Copyright

How to Ace a Second Interview

Instructor: Shelby Golden
Learn how to master second interviews with this article. Find out what to expect in a second interview and learn more about the kinds of questions you should be asking during these interviews.

Take Time to Prepare

Congratulations! You made a great first impression and scored a second interview. But before you relax, spend some time getting ready for the second interview, which will make it far easier for you to succeed.

In the first interview, you intrigued your interviewers, so that they want to know more about you. The purpose of a second interview is for both you and the company to learn more about each other to ensure you make a good fit. They'll want to know a lot about you, but you should show a healthy curiosity about them too.

  • Identify your best attributes. Before the day of the interview, think of how you want to bring your strengths up during the meeting. Think of how to draw attention to all the ways you can benefit your potential employer. Pick out some work-related achievements to share that highlight your abilities, knowledge and skills.
  • Refine your questions. This is the time to learn about this company beyond what they share on their website. Ask about the specific job title, the scope of the duties, what specific skillset they're looking for. To help formulate some questions, think about what a typical day might look like, and any part of the day you're unsure of, ask about it.
  • Dress to impress. Just because they want to talk to you again doesn't make this job a sure thing. Even if the atmosphere in the office was casual or your job typically allows you to dress down, you'll always want to keep the interview process professional and show your best side.
  • Learn to speak up. The second interview introduces you to people that will be more closely involved in the job you're interviewing for, which may not have been the case with the first interview. These interviewers may not be used to conducting interviews, so be prepared to keep the conversation moving, and be sure to address and make eye contact with every one of your interviewers.
  • Fine tune your presentation. Though you may have gone over your experience and background in your first interview, you'll probably need to repeat some or all of it in the second. Get some additional tips on job interview types and common questions as well as how to prepare for your interview.

Don't Let Trick Questions Throw You

It's possible that you will face some trickier questions this time around. Some might be designed to check your responses to strange requests, while others might just be a product of an unpracticed interviewer. In either case, take a deep breath and focus on staying on topic. Don't lose sight of the fact that you're there to let them know you're the best candidate for the job.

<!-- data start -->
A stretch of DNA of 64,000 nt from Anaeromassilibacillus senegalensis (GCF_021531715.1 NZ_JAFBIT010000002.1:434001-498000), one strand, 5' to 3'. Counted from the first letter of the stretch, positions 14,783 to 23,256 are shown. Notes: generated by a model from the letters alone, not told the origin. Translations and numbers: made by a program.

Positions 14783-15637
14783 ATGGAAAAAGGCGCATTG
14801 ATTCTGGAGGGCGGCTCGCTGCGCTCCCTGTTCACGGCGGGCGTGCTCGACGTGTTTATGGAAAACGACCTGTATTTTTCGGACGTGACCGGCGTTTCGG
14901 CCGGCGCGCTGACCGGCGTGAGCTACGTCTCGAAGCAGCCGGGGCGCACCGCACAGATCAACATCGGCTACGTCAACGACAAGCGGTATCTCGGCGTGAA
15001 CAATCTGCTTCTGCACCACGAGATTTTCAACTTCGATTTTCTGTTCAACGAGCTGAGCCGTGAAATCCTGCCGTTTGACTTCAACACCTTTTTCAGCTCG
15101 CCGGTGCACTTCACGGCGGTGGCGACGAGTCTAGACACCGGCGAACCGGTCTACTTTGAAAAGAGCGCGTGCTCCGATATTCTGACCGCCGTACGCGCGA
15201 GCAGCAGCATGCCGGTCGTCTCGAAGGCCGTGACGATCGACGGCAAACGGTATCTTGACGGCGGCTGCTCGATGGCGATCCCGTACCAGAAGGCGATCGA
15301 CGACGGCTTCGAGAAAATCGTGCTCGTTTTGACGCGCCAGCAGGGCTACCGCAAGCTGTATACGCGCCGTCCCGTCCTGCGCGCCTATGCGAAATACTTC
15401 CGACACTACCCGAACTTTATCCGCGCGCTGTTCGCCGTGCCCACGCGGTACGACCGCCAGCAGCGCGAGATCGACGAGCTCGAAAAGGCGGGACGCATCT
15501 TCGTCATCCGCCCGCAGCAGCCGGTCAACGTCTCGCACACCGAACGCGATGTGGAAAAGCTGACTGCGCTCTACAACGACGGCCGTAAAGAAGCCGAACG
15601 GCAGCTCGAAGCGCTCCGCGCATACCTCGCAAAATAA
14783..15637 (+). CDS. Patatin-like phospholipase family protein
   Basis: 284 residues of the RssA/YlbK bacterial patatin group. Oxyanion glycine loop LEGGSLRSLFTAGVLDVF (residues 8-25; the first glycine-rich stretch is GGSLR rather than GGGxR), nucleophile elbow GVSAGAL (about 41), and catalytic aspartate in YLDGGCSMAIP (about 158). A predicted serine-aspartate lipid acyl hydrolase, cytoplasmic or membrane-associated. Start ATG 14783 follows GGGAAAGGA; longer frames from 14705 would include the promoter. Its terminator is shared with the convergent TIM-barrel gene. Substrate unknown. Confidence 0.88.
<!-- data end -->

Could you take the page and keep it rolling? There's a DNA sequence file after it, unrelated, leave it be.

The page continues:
Having the ability to successfully articulate your responses and think on your feet are great attributes that job interviewers will notice. Use the public speaking skills for interviews lessons to help you manage anxiety and communicate clearly and effectively with your interviewers.

Be Friendly and Focused

Try to remember the name of the individual who interviewed you before, as well as anyone else you spoke to. To help you remember, use their names when talking to them. Feel free to write names down, but you could also ask for business cards. Be professional yet personable with your new interviewers, too. You can try to adjust your attitude depending on who you're speaking with, but don't try to change yourself too much. If you get the job, they're going to see the real you sooner or later. It's better for everyone to determine if you're right for the job before you get hired.

Second interviews are also a great time to check if your potential employers have any doubts about you. It might seem nerve-wracking to ask if they're unsure about your fit for the job, but it's actually a great way for you to put any reservations they have to rest and to prove that you're the person they're looking for.

Finally, don't forget to be polite. Shake hands when you meet, make eye contact when you're speaking, and make sure you contact them afterwards to say thank you. Check out these lessons to get more information on post-interview processes and practices.

Earning College Credit

Did you know… We have over 200 college courses that prepare you to earn credit by exam that is accepted by over 1,500 colleges and universities. You can test out of the first two years of college and save thousands off your degree. Anyone can earn credit-by-exam regardless of age or education level.

To learn more, visit our Earning Credit Page

Transferring credit to the school of your choice

Not sure what college you want to attend yet? Study.com has thousands of articles about every imaginable degree, area of study and career path that can help you find the school that's right for you.

Support